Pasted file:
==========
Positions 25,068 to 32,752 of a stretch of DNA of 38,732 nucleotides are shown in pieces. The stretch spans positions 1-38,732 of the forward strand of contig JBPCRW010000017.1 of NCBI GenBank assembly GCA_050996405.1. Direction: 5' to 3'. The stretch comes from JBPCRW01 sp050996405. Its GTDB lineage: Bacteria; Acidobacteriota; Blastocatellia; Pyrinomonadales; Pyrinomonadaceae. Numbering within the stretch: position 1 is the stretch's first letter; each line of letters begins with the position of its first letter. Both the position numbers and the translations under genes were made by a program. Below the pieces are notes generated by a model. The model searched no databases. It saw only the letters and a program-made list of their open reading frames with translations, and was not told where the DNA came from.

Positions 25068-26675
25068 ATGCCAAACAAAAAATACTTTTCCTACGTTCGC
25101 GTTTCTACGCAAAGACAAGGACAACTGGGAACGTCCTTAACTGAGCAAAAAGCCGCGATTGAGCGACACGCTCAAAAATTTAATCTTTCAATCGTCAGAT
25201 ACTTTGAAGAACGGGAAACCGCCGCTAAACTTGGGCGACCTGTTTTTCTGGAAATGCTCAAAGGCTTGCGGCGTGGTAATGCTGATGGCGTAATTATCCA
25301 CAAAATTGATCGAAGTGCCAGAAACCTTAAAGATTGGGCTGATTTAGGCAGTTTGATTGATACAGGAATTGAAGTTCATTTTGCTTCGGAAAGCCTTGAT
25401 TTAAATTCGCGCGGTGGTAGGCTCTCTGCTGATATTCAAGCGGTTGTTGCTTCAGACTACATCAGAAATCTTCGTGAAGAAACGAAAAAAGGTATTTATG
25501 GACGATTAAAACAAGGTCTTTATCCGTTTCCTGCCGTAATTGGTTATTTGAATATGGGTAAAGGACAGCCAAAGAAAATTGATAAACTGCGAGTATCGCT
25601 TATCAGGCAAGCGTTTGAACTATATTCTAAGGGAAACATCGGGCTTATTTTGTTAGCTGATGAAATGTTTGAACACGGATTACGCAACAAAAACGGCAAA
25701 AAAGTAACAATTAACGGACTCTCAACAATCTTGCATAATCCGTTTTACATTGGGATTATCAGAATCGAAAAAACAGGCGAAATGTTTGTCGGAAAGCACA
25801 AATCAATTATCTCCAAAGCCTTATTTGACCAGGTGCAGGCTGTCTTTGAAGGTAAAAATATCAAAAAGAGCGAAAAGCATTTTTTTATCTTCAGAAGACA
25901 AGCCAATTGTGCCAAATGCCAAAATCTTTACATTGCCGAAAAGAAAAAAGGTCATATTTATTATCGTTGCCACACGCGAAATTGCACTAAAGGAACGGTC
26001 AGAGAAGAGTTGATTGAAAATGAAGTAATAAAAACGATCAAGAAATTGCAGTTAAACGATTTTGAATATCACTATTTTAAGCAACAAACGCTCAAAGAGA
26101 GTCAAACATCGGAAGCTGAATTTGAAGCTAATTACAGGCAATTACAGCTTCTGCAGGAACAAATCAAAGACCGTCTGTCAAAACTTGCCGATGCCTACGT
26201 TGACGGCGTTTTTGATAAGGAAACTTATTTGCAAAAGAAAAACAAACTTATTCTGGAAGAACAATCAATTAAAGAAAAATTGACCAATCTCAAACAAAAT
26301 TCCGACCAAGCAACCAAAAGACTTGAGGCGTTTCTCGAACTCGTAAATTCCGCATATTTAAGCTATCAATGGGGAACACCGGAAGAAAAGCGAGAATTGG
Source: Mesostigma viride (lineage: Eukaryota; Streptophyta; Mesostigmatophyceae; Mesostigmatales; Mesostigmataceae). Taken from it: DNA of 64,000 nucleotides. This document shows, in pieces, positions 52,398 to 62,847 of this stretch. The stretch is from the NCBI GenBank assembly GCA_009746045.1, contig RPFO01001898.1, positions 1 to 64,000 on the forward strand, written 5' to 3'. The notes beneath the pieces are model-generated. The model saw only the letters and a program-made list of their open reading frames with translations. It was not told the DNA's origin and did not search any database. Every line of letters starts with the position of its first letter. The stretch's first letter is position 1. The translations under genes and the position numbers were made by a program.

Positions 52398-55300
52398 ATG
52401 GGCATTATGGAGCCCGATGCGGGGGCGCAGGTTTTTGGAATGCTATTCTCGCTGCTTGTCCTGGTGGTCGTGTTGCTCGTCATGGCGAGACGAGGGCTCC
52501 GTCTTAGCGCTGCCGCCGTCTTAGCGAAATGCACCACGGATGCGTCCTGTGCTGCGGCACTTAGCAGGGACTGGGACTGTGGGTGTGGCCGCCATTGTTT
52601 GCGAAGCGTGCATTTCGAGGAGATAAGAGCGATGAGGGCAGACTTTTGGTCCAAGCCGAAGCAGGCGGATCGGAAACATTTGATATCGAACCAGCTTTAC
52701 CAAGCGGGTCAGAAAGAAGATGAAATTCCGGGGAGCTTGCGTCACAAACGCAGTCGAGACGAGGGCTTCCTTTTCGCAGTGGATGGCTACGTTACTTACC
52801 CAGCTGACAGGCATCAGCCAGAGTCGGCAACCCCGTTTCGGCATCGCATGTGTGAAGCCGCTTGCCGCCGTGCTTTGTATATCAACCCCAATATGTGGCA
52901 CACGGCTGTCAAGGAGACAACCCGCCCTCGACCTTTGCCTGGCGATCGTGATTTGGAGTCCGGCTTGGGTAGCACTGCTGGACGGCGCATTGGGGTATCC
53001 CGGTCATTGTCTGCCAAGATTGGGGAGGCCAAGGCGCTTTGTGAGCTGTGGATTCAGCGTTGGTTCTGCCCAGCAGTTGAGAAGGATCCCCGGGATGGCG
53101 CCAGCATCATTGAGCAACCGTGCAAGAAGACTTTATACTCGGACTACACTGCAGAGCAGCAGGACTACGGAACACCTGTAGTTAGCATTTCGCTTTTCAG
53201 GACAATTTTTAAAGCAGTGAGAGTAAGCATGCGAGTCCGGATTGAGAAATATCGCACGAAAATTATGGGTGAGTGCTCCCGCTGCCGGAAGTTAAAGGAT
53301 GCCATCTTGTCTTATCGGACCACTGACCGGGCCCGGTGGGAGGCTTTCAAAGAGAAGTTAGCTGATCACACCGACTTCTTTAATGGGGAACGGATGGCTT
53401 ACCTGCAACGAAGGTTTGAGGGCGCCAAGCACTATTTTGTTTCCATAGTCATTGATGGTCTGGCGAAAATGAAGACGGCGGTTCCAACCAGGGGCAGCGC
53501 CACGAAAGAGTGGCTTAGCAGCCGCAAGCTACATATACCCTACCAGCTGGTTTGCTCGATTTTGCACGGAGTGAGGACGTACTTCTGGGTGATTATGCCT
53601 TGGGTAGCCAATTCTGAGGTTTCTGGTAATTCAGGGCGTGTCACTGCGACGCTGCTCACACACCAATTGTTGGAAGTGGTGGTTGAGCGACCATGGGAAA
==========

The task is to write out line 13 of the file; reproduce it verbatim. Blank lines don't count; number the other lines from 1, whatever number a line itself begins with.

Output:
26001 AGAGAAGAGTTGATTGAAAATGAAGTAATAAAAACGATCAAGAAATTGCAGTTAAACGATTTTGAATATCACTATTTTAAGCAACAAACGCTCAAAGAGA